The IRS isn’t backing off on its tough stance involving the “once-a-year-IRA rollover” rule. In the aftermath of a new case tightening the restriction for IRA owners (Bobrow, TC Memo 2014-21), it recently announced it intends the follow the Tax Court’s lead on this issue. However, showing some leniency, the IRS now says it won’t implement the new rule until 2015, providing clients with leeway for the rest of this year (Announcement 2014-15)
Here’s the crux of the matter: Under the tax code, a taxpayer is permitted to roll over funds from one IRA to another within 60 days without being liable for any current tax. This effectively gives someone the interest-free use of funds for 60 days. However, in another tax law provision, you’re limited to only one rollover within a 12-month period.
According to many tax experts, as well as the IRS’s own interpretation stated in Publication 590 Individual Retirement Accounts (IRAs), this rule was thought to apply separately to each IRA owned by the taxpayer (see sidebar). Yet the Tax Court said that the once-a-year limit should be applied to all IRA is the owner’s name – and now the IRS agrees whole-heartedly.
Although some of the facts in the new case are in dispute, and the taxpayer may have botched the timing for a subsequent rollover, this much is clear: The taxpayer, Mr. Bobrow, entered into a series of IRA distributions and deposits involving several IRAs in 2008. Significantly, he received a distribution from his traditional IRA#1 on April 14 and took another payout from IRA #2 on June 6. Then he deposited the same amount of the first distribution into IRA#1 on June 10 and followed up with a comparable repayment to IRA #2 on August 4.
Because both deposits were made within the 60-day timeframe for IRA rollovers, Bobrow figured that each one qualified as a tax-free rollover. So he paid zero tax on the IRA distributions on his 2008 return.
But the Tax Court adopted a different approach. It ruled that the once-a-year limit on IRA rollovers invalidated the transfer to IRA #2. Thus, the second distribution was taxable to Bobrow at ordinary income rates. Citing legislative intent, the Court arrived at this conclusion by a literal reading of the tax provision limiting IRA owners to only one nontaxable rollover contribution within each one-year period.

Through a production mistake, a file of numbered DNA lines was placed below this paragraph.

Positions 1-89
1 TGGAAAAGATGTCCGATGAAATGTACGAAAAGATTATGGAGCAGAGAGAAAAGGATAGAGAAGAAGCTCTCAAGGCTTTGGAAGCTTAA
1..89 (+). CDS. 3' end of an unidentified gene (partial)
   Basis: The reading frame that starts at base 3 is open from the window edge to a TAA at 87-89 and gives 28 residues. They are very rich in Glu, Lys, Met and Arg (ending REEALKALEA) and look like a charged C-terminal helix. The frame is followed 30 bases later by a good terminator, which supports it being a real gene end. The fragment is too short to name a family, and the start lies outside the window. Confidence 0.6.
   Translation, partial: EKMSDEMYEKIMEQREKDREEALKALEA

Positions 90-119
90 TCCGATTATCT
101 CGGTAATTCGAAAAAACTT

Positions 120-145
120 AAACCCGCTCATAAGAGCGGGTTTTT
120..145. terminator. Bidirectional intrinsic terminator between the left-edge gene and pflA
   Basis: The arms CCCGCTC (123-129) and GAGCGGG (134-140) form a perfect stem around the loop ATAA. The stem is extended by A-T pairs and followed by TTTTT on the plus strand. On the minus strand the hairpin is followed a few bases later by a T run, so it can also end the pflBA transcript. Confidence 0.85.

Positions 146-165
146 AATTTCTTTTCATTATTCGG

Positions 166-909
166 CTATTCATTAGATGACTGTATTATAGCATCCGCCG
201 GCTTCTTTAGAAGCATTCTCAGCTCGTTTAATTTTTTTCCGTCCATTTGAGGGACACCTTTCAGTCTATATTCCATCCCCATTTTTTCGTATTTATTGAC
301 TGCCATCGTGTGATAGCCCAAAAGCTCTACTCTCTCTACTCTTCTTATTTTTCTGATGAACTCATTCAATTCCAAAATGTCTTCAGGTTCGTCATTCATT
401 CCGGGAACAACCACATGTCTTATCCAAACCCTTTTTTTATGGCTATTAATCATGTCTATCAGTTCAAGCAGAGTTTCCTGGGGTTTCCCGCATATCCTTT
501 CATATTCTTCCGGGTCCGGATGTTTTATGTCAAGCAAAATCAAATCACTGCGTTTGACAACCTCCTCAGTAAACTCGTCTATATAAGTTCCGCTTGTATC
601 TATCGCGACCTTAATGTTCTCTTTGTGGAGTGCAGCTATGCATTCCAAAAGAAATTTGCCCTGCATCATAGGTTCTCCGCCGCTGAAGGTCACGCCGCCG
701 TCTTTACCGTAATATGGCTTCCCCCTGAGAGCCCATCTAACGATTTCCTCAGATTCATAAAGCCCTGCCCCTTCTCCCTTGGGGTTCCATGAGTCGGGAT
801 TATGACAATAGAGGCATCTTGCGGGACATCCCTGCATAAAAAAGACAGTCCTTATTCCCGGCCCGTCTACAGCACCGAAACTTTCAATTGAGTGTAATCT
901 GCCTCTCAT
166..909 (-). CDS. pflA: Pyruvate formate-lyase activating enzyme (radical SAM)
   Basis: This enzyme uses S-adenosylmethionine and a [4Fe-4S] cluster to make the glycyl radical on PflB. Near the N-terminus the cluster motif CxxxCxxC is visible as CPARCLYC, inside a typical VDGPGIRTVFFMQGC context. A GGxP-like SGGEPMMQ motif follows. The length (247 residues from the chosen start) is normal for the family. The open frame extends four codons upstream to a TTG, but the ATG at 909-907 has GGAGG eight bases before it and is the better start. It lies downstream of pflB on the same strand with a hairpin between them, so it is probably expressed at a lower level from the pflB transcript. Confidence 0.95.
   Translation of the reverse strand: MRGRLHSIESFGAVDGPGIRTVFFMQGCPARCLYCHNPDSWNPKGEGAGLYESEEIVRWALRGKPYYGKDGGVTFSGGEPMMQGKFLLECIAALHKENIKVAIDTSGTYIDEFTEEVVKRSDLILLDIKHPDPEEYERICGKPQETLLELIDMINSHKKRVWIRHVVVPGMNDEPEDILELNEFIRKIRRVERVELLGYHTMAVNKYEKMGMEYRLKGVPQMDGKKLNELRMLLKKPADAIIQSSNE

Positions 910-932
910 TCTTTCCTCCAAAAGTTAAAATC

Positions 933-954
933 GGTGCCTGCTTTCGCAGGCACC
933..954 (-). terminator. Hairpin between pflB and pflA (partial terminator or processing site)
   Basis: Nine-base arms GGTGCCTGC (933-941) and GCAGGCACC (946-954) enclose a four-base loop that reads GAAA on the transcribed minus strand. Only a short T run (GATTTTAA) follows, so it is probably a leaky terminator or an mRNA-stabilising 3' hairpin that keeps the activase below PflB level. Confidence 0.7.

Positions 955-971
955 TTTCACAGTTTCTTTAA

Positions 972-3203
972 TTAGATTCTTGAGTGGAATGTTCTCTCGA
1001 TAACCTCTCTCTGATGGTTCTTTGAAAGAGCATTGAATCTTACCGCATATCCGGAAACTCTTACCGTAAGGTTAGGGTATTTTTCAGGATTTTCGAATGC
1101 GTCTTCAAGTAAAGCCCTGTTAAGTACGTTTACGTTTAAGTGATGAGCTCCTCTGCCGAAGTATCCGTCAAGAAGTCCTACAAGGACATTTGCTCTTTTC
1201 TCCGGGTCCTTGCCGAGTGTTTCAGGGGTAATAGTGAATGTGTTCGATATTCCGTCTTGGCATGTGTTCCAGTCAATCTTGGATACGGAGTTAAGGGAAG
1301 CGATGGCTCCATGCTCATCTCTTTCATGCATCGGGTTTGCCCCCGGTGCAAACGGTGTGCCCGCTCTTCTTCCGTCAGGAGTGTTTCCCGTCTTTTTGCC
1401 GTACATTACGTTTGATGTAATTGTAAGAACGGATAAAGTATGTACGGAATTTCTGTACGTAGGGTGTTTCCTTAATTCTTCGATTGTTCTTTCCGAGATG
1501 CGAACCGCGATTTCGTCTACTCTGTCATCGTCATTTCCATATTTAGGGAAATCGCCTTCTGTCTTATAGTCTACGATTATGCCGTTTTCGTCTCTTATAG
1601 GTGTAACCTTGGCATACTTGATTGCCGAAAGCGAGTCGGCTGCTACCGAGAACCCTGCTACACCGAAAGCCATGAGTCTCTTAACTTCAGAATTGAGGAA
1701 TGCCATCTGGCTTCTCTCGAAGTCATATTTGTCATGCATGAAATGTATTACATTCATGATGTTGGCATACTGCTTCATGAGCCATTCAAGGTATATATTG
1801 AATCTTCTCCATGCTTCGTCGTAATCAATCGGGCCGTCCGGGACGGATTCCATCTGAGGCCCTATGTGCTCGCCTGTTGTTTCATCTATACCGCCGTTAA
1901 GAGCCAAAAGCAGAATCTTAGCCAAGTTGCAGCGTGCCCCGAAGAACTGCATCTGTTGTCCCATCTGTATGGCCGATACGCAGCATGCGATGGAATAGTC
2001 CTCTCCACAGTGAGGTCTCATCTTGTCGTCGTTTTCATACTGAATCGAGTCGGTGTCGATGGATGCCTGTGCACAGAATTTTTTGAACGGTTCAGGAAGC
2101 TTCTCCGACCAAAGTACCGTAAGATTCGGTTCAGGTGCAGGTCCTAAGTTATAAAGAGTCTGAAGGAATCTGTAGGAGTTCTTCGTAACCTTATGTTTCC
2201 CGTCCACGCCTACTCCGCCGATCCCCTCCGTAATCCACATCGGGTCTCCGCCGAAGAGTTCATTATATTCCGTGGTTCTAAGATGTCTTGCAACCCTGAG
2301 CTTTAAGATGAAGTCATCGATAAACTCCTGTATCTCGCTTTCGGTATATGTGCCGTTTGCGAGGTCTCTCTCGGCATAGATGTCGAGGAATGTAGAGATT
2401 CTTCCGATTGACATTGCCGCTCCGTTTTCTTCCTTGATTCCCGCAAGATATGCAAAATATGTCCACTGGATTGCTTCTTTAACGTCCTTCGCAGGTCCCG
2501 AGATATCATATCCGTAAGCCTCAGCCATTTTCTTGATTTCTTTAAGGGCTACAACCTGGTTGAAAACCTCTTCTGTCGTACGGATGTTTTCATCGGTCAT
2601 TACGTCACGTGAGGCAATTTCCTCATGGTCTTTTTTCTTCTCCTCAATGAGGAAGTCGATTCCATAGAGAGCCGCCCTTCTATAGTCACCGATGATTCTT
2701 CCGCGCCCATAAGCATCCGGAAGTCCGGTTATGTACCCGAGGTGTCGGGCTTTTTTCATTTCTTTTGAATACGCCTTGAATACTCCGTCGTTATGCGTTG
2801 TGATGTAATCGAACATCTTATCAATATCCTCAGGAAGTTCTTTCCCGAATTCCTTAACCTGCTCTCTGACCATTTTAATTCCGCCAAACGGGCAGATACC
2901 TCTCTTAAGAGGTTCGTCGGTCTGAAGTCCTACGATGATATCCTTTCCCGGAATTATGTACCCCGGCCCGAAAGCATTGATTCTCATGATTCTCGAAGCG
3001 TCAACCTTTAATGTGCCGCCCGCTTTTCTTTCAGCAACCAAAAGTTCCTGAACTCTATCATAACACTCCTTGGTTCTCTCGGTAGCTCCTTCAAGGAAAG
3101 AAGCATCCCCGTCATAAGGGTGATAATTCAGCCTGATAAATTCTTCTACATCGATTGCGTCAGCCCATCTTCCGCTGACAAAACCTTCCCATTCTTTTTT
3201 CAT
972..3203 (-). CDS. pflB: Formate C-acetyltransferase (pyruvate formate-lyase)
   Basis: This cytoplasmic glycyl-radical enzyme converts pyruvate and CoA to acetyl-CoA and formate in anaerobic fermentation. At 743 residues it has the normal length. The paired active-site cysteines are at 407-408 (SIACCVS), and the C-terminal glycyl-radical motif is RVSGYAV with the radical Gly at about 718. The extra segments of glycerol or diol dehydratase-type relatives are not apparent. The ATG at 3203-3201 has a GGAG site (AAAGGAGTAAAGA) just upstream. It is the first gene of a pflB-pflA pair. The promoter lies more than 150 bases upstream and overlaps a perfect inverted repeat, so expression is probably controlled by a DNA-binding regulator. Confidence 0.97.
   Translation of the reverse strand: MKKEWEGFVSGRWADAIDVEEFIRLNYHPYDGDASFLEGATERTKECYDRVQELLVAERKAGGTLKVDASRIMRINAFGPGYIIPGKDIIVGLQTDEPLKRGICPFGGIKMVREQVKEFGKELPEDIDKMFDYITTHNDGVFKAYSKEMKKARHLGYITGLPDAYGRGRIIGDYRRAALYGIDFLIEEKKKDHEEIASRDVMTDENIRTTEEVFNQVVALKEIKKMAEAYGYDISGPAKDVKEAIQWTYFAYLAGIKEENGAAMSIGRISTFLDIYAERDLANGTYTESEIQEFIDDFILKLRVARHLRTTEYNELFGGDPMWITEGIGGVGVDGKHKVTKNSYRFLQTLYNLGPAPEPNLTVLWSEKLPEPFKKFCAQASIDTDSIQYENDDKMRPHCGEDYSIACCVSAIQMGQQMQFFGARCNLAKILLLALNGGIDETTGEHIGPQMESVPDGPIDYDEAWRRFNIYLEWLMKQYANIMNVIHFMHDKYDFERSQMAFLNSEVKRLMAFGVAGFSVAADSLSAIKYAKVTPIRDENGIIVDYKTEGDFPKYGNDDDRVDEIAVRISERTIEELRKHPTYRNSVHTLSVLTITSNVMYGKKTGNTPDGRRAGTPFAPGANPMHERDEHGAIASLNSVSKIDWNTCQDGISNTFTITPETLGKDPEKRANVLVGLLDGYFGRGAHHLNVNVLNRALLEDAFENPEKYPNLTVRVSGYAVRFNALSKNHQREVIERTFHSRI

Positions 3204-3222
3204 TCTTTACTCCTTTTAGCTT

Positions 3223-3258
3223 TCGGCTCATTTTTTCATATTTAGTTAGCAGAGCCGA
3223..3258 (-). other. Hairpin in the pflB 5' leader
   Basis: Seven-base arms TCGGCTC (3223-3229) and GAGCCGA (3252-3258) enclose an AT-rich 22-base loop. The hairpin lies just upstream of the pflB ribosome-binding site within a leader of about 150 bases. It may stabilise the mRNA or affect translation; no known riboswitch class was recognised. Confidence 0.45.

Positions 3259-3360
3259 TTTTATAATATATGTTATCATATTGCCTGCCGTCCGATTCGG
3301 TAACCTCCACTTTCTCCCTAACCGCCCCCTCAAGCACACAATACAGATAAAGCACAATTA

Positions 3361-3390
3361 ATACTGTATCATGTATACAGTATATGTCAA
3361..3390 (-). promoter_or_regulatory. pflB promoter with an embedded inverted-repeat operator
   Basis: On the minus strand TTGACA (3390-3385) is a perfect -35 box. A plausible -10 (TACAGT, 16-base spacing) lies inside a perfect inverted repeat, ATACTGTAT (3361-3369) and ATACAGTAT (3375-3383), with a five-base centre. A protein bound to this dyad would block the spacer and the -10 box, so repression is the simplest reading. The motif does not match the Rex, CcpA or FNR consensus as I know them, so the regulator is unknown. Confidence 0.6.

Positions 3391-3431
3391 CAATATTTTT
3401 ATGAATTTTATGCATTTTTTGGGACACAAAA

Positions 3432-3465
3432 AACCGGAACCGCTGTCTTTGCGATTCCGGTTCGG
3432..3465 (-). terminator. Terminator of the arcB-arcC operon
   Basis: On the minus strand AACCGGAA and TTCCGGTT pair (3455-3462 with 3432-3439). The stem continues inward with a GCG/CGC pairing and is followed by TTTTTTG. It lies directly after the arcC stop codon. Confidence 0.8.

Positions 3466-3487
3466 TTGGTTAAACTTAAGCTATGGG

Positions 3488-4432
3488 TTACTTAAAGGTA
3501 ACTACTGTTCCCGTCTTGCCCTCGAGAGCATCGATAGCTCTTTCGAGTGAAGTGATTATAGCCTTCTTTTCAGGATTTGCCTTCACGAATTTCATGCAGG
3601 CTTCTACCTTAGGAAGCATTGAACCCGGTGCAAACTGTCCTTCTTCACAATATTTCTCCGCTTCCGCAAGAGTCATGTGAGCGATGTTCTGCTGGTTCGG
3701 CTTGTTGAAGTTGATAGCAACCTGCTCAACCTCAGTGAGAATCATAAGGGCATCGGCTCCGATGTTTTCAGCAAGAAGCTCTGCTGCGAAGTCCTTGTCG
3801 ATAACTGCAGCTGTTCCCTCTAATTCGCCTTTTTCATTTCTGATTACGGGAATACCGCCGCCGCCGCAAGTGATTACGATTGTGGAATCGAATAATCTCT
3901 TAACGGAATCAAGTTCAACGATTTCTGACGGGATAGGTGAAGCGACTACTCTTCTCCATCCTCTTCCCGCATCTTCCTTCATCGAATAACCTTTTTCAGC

Despite its statement in Pub. 590, which is not a legally binding authority, the IRS was only too happy to jump on the bandwagon and embrace the Tax Court’s new ruling. As a result, if a taxpayer rolls over funds from one IRA to another, he or she simply can’t rollover funds from any other IRA to another IRA within the same year. The IRS says it will revise its proposed regulations on this issue and, just to be sure, it intends to have the restriction codified. This will formally eliminate the strategy of daisy-chaining rollovers to free up IRA funds for other use.
At least there’s a silver tax lining for taxpayers: Because this is a significant departure of the rule and the way the IRS itself viewed such transactions in the past, it won’t implement the change until next year. Thus, if a client is in the midst of series of rollovers or was contemplating its use, there’s still some time to benefit from this strategy. But keep in mind that the rule affects rollovers within any 12-month period, not the calendar year.
Finally, note that the once-a-year rule doesn’t apply trustee-to-trustee transfers from one IRA to another where the money never touches the taxpayer’s hands. Your clients are able to use this technique as often as they like --= no questions asked.
But That’s What the IRS Said…
The IRS previously appeared to give taxpayers carte blanche to use multiple rollovers from different IRAs within one year by stating the following on pg, 25 of Pub. 590:
“Waiting period between rollovers. Generally, if you make a tax-free rollover of any part of a distribution from a traditional IRA, you cannot, within a 1-year period, make a tax-free rollover of any later distribution from that same IRA. You also cannot make a tax-free rollover of any amount distributed, within the same 1-year period, from the IRA into which you made the tax-free rollover.
The 1-year period begins on the date you receive the IRA distribution, not on the date you roll it over into an IRA.
Example. You have two traditional IRAs, IRA-1 and IRA-2. You make a tax-free rollover of a distribution from IRA-1 into a new traditional IRA (IRA-3). You cannot, within 1 year of the distribution from IRA-1, make a tax-free rollover of any distribution from either IRA-1 or IRA-3 into another traditional IRA.
However, the rollover from IRA-1 into IRA-3 does not prevent you from making a tax-free rollover from IRA-2 into any other traditional IRA. This is because you have not, within the last year, rolled over, tax free, any distribution from IRA-2 or made a tax-free rollover into IRA-2.”